Love Food Hate Waste Savour your surplus

Savour your surplus

We’re purposefully using the words “surplus food” rather than leftovers in this article, and for good reason; some people don’t like to eat leftovers. The word ‘leftovers’ can conjure images of food that’s already been served to someone who, for whatever reason has decided against eating it. Not everyone finds this idea appetizing.

On the other hand, surplus food is slightly more ambiguous. It veers more towards images of food that’s just extra, if unexpected. It’s easier to think of surplus food as a windfall, a cheeky bonus. Surplus food can be an opportunity to create a delicious meal (or part of a meal), if you have the skills and confidence to do something with it.

There are three options for dealing with surplus food:

  • Eat it in another meal
  • Save it for another time
  • Give it to someone else so they can eat / save it

There are three sets of skills involved in achieving this, and this article aims to make sure you’re equipped to practice all of them.

Cooking with surplus food

Surplus food is just like any other type of food, and in practical terms cooking with it isn’t really any different from other foods in terms of how it’s done; it’s just another ingredient. We’re not advocating that you take all your surplus food and simply throw it together in bizarre combinations and eat it regardless of the outcome – although some people find that works for them.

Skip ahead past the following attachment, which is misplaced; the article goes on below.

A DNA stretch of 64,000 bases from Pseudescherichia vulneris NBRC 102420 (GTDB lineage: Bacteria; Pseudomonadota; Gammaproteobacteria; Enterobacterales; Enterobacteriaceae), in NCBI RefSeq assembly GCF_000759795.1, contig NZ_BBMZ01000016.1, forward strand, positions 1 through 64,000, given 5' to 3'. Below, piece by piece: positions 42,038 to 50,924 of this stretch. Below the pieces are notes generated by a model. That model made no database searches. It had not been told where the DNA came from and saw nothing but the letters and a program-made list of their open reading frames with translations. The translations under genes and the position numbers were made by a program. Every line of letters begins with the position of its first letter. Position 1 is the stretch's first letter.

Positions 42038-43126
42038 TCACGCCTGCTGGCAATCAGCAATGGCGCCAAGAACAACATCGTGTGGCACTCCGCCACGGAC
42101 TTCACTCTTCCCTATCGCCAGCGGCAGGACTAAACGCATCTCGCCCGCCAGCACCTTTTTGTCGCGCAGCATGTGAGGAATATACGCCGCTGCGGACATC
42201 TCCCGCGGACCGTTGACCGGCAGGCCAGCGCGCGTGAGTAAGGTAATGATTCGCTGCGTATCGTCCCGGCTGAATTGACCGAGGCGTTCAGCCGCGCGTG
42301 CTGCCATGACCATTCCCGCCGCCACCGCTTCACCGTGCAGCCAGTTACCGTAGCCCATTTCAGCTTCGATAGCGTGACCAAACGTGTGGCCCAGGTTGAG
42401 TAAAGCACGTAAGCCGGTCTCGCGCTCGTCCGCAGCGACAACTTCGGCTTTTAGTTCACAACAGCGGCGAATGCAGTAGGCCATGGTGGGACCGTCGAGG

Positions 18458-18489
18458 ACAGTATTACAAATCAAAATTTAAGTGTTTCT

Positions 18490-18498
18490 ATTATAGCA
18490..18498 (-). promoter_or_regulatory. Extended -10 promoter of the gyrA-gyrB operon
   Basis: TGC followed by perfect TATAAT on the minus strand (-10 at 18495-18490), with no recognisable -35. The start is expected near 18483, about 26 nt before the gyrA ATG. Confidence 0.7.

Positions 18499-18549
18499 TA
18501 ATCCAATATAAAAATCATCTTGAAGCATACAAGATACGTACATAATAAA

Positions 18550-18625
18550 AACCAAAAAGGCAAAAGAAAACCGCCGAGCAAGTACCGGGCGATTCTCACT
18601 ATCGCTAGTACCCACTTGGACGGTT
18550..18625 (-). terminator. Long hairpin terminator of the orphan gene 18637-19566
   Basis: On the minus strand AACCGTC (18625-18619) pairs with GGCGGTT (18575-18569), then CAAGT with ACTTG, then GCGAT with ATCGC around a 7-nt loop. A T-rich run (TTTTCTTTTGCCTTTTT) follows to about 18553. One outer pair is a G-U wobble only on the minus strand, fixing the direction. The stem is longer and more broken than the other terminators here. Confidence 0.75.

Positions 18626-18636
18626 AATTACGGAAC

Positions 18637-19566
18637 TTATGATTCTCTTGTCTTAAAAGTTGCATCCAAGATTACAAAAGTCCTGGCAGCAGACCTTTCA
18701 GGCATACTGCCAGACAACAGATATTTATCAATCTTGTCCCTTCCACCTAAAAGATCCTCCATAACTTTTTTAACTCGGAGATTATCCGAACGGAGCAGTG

Realistically there can be challenges to bringing together lots of different foods and flavours together to make a tempting meal. There can be a challenge in using up small quantities of foods, and as surplus food is often unexpected, you might not have much time to plan how best to deal with these issues.

A good solution to all the above is to have a decent stock of store cupboard essentials to draw upon. These should be long lasting foods that either help you to bulk out your surplus, or which add flavour; enabling you to make a range of decent meals from whatever you have to hand quickly and without much stress. Tailor the contents of your store cupboard to suit your cooking style and your favourite flavours, but here’s an example list of store cupboard ingredients which might be useful:

Balsamic vinegar

Herbs Mustard Dried rice Stock cubes
Chutney Honey Dried noodles Salt Sunflower oil
Crushed chilies Jalapenos Olive oil Sardines Tabasco
Curry paste Ketchup Paprika Stir fry sauce Butter beans
Dry pasta Worcestershire sauce Peppercorn Sesame oil Coconut milk